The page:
Well it sounded like the gig of a lifetime, albeit one for a bankruptcy trustee at the end of their career but that may no longer matter. The regulator has intervened.
It began last week when Australia’s registered trustees in bankruptcy received an unsolicited email from Pieter de Bruyn of Personnel Concept Group (see: Unusual Offer For Retiree Trustee). The recruiter invited expressions of interest on behalf of an unspecified party described as a ‘good client”.
The ad described a role that would suit a bankruptcy trustee considering “scaling back”. It offered part-time hours for full time pay. As well as performing the functions of a trustee, the successful applicant would mentor younger staff and spend at least a few days a month in the unidentified employer’s Brisbane offices.
SiN reported on the offer last Friday. Within hours, the Australian Financial Security Authority (AFSA) had mobilised. In a group email to registered trustees AFSA said personal insolvency stakeholders “that have received such an approach would be concerned about the practical implications of being in a position to fully comply with a trustee’s duties while carrying out such an arrangement. Of equal importance is what the acceptance of such an offer would mean for the credibility of the profession,” AFSA said.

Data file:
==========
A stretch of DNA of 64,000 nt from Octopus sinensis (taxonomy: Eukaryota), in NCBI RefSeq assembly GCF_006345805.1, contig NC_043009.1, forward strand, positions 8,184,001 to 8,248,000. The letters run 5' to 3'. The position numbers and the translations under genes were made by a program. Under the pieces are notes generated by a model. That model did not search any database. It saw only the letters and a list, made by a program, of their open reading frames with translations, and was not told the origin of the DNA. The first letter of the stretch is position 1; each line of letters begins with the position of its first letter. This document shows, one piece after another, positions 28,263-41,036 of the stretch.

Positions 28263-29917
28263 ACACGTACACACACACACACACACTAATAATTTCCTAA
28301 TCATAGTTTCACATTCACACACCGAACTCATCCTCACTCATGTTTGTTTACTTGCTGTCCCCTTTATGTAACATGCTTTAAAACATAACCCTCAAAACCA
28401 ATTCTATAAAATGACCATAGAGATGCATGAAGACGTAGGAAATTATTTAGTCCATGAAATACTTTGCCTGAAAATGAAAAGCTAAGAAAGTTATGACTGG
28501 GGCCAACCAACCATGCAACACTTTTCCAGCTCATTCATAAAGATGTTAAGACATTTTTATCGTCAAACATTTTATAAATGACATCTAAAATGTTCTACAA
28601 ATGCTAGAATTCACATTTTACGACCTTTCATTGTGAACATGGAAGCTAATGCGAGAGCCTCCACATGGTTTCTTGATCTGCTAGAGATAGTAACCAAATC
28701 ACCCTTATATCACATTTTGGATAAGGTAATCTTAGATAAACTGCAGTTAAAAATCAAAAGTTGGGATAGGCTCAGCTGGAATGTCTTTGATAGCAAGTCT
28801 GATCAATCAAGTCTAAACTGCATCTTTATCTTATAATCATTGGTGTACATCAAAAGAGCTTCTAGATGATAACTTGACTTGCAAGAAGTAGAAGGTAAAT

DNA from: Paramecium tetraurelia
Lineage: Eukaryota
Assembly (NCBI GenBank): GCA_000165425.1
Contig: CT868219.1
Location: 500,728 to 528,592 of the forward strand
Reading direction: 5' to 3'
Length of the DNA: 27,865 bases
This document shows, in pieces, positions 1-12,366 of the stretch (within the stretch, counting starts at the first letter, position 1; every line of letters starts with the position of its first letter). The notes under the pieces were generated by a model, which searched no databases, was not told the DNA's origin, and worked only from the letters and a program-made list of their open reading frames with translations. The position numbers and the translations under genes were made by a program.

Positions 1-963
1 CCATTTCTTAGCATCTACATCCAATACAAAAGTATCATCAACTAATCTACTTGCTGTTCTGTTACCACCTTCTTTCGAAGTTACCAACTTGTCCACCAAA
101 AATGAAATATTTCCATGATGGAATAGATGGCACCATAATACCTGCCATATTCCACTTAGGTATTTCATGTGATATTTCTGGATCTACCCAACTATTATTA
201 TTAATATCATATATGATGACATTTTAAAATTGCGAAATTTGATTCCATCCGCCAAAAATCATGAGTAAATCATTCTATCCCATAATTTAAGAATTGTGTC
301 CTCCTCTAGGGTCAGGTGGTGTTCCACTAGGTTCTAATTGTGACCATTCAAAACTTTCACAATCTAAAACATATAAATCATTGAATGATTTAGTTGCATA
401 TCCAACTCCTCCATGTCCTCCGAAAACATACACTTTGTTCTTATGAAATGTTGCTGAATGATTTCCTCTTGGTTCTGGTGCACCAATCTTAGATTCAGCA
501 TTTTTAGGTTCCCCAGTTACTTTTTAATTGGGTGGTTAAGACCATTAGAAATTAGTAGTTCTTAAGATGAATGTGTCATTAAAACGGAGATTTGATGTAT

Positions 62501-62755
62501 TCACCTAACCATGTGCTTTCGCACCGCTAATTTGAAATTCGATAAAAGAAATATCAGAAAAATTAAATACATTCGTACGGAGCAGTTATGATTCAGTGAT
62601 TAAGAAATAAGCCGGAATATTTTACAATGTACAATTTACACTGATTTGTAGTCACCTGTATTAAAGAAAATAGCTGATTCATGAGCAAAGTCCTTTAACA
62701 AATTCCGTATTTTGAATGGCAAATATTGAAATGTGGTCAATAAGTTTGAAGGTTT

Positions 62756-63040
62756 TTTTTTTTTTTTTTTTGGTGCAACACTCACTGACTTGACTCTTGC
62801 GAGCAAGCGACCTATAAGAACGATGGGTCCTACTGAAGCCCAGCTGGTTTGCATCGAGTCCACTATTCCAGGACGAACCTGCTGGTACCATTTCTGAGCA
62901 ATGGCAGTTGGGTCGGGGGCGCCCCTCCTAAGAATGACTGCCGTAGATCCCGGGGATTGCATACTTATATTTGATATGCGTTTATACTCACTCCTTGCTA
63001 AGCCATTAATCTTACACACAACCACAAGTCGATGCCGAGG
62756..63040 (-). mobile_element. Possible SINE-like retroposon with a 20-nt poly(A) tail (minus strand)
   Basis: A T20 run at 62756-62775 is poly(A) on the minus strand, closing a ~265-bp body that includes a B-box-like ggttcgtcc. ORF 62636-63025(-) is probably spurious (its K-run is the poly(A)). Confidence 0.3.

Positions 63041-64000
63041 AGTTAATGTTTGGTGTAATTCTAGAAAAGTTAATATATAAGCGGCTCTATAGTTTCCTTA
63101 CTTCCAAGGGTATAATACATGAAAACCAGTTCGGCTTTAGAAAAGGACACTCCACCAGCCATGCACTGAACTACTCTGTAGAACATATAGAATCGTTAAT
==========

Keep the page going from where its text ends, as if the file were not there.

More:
“Quite clearly this type of unsolicited approach is of great concern to AFSA. We have also spoken with ARITA (Australian Restructuring Insolvency & Turnaround Association) and note that it is also of great concern to them as the professional association for registered trustees.
“Should any registered trustees have any specific knowledge of the originator of these approaches or other intelligence you believe would be beneficial, we would be pleased to hear from you.”
When contacted by SiN, the originator confirmed that he had spoken with AFSA but outside of that confirmation, de Bruyn was unwilling to comment. As yet SiN has no made contact with the “good client” in need of a retiree trustee able to impart their wisdom to a new generation of personal insolvency professionals.
Curiously, in the wake of publishing SiN was subsequently contacted by several practitioners wondering what the fuss was about. One trustee demonstrated impressive mental arithmetic, tallying the kinds of hours a trustee would normally spend on their files before concluding that the job being offered didn’t seem to justify the severity of tone evident in AFSA’s response.
Of course, it may not have been the offer that aroused AFSA’s ire. Perhaps it’s the offeror that’s the focus of AFSA’s interest?